American Citizenship Day is celebrated on March 2 to commemorate President Woodrow Wilson signing the Jones-Shafroth Act and granting U.S. citizenship to the residents of Puerto Rico in 1917.
Puerto Rico is an island located in the Caribbean region, 1,000 miles southeast of Miami, Florida. In the 15th century, Christopher Columbia first arrived on the land. One century later, Puerto Ricans were under the control of the Spanish until the end of the Spanish-American war in 1898.
In the early years after the war, many Puerto Ricans were Spanish nationals even though the island was ruled by the U.S. military along with officials appointed by the U.S. president.
Initially, people who were born in Spain could retain their citizenship by making a formal declaration. Foreigners were still foreign nationals, and those who were born in Puerto Rico could become American citizens.
Nevertheless, a scholar, John L.A. de Passalacqua said, “they had no citizenship whatsoever recognized under international law or even United States municipal law.”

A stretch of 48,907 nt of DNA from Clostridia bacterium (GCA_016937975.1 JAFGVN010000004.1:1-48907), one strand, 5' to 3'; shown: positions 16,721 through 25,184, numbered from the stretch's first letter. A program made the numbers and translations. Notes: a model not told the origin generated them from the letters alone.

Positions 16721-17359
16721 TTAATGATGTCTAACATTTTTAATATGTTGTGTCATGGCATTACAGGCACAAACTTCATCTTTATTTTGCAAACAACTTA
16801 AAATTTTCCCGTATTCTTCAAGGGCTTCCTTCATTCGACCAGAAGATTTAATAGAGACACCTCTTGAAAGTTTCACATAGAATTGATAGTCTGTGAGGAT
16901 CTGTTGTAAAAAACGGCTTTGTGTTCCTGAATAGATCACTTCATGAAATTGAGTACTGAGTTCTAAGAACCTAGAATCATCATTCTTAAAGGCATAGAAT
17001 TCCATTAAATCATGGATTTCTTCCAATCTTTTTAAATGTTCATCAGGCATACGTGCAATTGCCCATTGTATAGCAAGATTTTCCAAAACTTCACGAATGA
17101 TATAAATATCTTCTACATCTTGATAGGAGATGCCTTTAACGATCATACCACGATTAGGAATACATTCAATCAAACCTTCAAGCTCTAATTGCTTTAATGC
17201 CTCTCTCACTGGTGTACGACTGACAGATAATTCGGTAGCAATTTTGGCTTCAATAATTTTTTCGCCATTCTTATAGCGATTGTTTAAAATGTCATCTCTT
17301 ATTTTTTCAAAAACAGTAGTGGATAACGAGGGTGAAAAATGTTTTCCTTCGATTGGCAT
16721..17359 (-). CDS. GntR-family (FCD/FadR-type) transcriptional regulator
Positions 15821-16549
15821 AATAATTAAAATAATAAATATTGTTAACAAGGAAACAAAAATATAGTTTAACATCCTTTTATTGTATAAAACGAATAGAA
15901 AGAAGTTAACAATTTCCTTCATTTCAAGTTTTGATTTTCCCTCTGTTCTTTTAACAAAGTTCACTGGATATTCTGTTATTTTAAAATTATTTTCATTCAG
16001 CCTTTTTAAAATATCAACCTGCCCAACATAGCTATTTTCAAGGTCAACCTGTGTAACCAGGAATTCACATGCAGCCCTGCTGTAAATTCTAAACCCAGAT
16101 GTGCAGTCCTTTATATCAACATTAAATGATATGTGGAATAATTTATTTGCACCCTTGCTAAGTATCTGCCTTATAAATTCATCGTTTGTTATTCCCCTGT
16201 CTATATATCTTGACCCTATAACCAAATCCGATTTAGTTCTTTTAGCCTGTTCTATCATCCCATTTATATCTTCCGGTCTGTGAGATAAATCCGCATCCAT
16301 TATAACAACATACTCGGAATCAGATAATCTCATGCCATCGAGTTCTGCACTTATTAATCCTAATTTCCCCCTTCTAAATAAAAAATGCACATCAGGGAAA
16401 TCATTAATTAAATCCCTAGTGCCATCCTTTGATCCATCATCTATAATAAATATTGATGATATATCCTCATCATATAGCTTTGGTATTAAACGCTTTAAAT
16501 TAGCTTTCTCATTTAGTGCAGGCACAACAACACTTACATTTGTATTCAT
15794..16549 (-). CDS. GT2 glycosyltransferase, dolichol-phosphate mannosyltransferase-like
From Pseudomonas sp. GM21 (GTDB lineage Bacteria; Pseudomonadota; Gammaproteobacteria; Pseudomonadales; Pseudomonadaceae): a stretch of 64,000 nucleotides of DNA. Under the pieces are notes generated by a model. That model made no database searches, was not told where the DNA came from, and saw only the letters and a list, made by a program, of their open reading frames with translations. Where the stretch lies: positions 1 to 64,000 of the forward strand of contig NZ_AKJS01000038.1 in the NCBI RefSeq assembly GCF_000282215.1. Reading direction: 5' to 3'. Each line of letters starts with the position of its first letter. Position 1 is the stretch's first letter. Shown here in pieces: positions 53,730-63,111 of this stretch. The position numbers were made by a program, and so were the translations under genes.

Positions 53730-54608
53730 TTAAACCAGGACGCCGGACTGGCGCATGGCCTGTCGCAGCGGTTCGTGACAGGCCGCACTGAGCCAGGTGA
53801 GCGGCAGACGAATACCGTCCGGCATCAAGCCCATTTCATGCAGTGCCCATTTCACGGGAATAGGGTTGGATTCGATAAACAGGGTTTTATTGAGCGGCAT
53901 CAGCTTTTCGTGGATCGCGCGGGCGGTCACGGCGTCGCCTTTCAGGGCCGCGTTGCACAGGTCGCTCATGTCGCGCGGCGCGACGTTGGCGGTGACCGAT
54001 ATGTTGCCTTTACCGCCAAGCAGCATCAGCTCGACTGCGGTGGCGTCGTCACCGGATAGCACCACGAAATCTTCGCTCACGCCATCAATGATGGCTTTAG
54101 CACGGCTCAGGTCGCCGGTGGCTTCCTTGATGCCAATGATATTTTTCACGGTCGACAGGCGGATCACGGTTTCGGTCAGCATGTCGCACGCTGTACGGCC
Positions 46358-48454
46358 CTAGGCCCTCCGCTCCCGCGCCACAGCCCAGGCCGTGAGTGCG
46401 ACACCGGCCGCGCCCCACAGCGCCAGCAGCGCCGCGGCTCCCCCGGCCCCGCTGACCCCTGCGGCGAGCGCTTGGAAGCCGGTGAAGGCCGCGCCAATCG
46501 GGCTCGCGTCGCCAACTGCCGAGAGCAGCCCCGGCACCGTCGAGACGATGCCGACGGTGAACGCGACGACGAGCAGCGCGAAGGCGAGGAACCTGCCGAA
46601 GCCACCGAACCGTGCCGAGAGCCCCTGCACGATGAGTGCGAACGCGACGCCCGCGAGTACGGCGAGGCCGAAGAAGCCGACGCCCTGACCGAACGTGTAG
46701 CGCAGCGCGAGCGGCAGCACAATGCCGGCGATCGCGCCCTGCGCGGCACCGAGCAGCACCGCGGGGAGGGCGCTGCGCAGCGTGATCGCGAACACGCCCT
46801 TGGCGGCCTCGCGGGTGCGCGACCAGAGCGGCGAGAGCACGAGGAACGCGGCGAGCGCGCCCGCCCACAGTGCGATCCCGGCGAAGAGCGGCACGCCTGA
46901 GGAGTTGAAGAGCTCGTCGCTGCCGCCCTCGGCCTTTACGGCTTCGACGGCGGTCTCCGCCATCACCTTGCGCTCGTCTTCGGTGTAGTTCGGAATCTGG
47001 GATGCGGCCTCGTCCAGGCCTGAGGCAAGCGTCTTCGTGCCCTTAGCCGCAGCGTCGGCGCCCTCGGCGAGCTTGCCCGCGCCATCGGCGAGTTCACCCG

Therefore, new changes regarding the citizenship of Puerto Ricans have been coming into effect. Finally, in 1917, Congress passed an act offering Puerto Ricans U.S. citizenship for those who were born on or after April 25, 1898.
On March 2, the date of the signing, this public holiday was officially launched.
On this day, the government of Puerto Rico would host different events on the island to celebrate becoming an American citizen. Feel free to join their fun activities if you are eligible today.
Most importantly, a holiday like this pushes us to observe the history behind the world and become aware of one’s citizenship status.
Knowledge is power. Today also encourages each person to become educated about how and why we have the right of living on the land, alongside those outstanding leaders who made decisions that affect us until today.